“Be careful with that!”
The box fell to the ground with a crash. Naevani winced.
“Sorry, ma’am,” the trooper said to her.
“I told you to be careful,” she sighed, kneeling down and fussing with the box. “These reagents are very delicate. If they become unsettled they’re useless.”
“And we still have another dozen boxes to check. I want you to bring all of them to the yard here, and for Dragons’ grace be careful!”
“Yes, sir. Won’t happen again, ma’am.”
The trooper didn’t seem to be particularly repentant. Naevani glared as he slouched out of the yard behind the merchant’s house, back towards the Scarlet Moon’s main supply dump on the village green. The cavalry troopers were the best fighters in the company, but they were terrible workers, regarding physical labor as beneath them and slacking off as much as possible. Every demand Naevani made of them was met with sullen looks and dragging feet, and it was a minor miracle if they performed even the most basic of tasks on time. Naevani longed for some solid, uncomplaining infantrymen to order around or, better yet, a talon of sappers. But the detachment in Onas was long on cavalry and short on everything else, so she did her best with what was available.
Which wasn’t much. Scarlet Scar and the other Exalts had ridden off with most of the cavalry a few days ago, leaving Naevani in command at Onas, bossing around a few dozen soldiers and a small mountain of supplies, supplies that she now had to catalogue and repack in preparation for the shift back to the capital. The cavalry troopers being what they were, the task was almost entirely Naevani’s to deal with, and it was boring, thankless, backbreaking work. Just the sort that she was used to.
It never seemed to change; the work was the same no matter where she was or who she was working for. Items had to be counted, boxes had to be packed, soldiers had to be fed. The Scarlet Moons used a slightly different accounting system than the Invincible Steel Legions of Calin and Pel Kan’s Ordinaries of Lookshy, but the principles were the same. A roll of paper with a column detailing what they were supposed to have, another column detailing what they actually had, and sums and signatures to back it all up. On rare occasions the numbers were the same, usually they were short, and sometimes the real inventory exceed the records. Naevani had ceased to be baffled by that last occurrence; it was just one of the inexplicable variables of military life.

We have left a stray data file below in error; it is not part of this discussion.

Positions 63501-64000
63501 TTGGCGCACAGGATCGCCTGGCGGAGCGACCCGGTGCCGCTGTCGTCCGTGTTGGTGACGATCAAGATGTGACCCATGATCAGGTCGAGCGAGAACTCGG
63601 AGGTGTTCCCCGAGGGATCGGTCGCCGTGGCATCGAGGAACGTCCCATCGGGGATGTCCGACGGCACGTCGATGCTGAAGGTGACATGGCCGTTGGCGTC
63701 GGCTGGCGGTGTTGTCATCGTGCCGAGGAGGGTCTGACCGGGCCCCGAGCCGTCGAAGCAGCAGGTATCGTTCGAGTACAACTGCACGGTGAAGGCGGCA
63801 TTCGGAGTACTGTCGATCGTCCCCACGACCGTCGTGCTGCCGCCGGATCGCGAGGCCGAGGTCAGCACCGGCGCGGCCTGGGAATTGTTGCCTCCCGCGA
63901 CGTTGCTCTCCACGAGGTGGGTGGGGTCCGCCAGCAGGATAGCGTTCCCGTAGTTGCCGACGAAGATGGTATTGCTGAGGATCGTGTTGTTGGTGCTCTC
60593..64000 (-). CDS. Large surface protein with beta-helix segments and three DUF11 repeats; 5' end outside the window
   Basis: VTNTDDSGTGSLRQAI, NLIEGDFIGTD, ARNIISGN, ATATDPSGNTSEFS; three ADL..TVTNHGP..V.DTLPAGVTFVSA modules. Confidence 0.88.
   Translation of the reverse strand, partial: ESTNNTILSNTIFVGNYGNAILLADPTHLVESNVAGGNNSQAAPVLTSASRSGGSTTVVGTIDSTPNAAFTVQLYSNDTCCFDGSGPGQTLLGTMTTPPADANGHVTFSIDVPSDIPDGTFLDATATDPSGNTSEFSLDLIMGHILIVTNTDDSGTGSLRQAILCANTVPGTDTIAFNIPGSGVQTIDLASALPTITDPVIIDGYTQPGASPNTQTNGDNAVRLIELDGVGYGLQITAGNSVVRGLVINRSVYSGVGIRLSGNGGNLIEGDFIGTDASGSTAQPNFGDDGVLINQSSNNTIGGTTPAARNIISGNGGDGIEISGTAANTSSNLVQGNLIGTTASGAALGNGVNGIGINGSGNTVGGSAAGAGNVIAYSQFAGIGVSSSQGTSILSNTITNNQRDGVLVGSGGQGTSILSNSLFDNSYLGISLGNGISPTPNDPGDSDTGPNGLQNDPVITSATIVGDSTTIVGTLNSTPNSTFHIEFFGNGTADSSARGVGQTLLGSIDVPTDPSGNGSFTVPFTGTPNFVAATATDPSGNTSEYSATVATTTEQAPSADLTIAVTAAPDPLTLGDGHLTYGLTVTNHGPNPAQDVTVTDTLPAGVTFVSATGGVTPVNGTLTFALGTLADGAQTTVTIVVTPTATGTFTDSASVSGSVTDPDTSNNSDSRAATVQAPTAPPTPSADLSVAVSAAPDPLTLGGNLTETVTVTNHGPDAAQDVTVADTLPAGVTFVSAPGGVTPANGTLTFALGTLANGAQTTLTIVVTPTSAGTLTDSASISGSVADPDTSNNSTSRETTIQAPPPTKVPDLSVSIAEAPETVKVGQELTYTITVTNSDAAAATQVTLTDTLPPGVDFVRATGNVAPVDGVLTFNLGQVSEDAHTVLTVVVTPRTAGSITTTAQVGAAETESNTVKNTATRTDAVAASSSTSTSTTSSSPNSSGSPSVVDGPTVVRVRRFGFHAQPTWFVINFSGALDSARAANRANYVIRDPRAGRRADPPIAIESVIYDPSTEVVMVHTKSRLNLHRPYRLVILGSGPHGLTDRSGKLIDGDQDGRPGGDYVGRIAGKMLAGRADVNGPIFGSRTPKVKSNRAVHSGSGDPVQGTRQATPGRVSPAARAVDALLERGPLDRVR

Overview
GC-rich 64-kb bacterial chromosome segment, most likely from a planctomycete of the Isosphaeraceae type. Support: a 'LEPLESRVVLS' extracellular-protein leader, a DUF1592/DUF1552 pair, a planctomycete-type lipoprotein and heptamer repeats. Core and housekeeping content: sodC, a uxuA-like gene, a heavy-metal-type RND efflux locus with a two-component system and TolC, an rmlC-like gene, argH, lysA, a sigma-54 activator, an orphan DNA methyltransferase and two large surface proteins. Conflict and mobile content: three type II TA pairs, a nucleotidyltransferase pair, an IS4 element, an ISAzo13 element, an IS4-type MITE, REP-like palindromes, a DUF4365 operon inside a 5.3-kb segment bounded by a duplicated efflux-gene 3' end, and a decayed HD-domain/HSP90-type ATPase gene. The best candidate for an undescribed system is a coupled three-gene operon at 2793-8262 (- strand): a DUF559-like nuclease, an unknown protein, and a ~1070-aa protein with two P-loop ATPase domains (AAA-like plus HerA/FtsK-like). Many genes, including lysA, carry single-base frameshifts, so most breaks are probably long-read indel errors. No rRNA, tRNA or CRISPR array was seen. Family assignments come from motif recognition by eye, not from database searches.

Another mercenary staggered in under a heavy box, this one full of carefully wrapped jars of firedust. He knew enough to handle it carefully, at least, so Naevani only had to scold him for putting the box down in the center of the yard instead of by the wall on the far edge, where it belonged. As the soldier left he almost tripped over the next shipment – another box of firedust, this one carried by Tekana and Lanis. One child was holding on to each end of the container, and they staggered under the weight.
“Where does it go?” Lanis gasped, his face red, robbed of its usual enthusiasm.
“Here,” Tekana said, “next to the rest of the firedust.”
The container went down, but incorrectly, with its front edge away from the wall. As it was all but impossible to access the jars given the box’s current orientation, Naevani was about to ask the children to move it but Tekana spoke first.
“No, this end outward,” she said. “Come on, lift it again.”
“Do we have to?” Lanis whined.
“Yes, we do. See, the runes here, on the side? This way has to face out.”
“Alright,” Lanis said sullenly.
With another heave the box was twisted around into the proper position, and the children hustled away from it as if it was something poisonous. They sat down under the small apple tree that grew in the corner of the yard, where they bickered and chatted, trying to rest without it looking like they were resting.
Naevani watched them out of the corner of her eye as she did her cataloguing, thinking it unfair, or at least incorrect, to call Tekana a child. She was growing fast, and it wouldn’t be too long before her girlishness was replaced by the awkwardness of adolescence. Already she was leaps and bounds ahead of Lanis, who was still wrapped in the self-centered shortsightedness of childhood, and it wasn’t just her age that set her apart. There was an alertness to her, and a wariness as well, as if she regarded everyone and everything as an enemy, a potential threat to be confronted and overcome.
Acting on an impulse, Naevani called out to her. “Tekana, please come over here.”
The girl sighed and pushed off the ground, fixing her dress so it was just so, and glided across the yard, moving with well-taught grace, stopping in front of Naeavani where the older woman sat on the dirt in front of the boxes. “Yes?” she asked.
“I need you to help me with my sums,” Naevani said, looking up. “Would you double check my math?” She tried to hand a scroll to the girl.
“I…I don’t know…” Tekana said, looking at the loosely wrapped paper with distaste.
“Oh, come on now. It’s not hard, and I’m certain your tutors inculcated you with the basics of arithmetic.”
“Tutors?” Tekana said warily.
“Yes, tutors. The ones who taught you how to read High Realm, like what’s on the box here. The ones that all highborn girls have.”
Tekana blushed. “I’m not highborn. I’m not anything. I’m just a slave. Ex-slave.”
“Don’t worry about it; it’s nothing to be ashamed of. Why, I’m well-bred myself. Just don’t tell anyone.” She winked conspiratorially.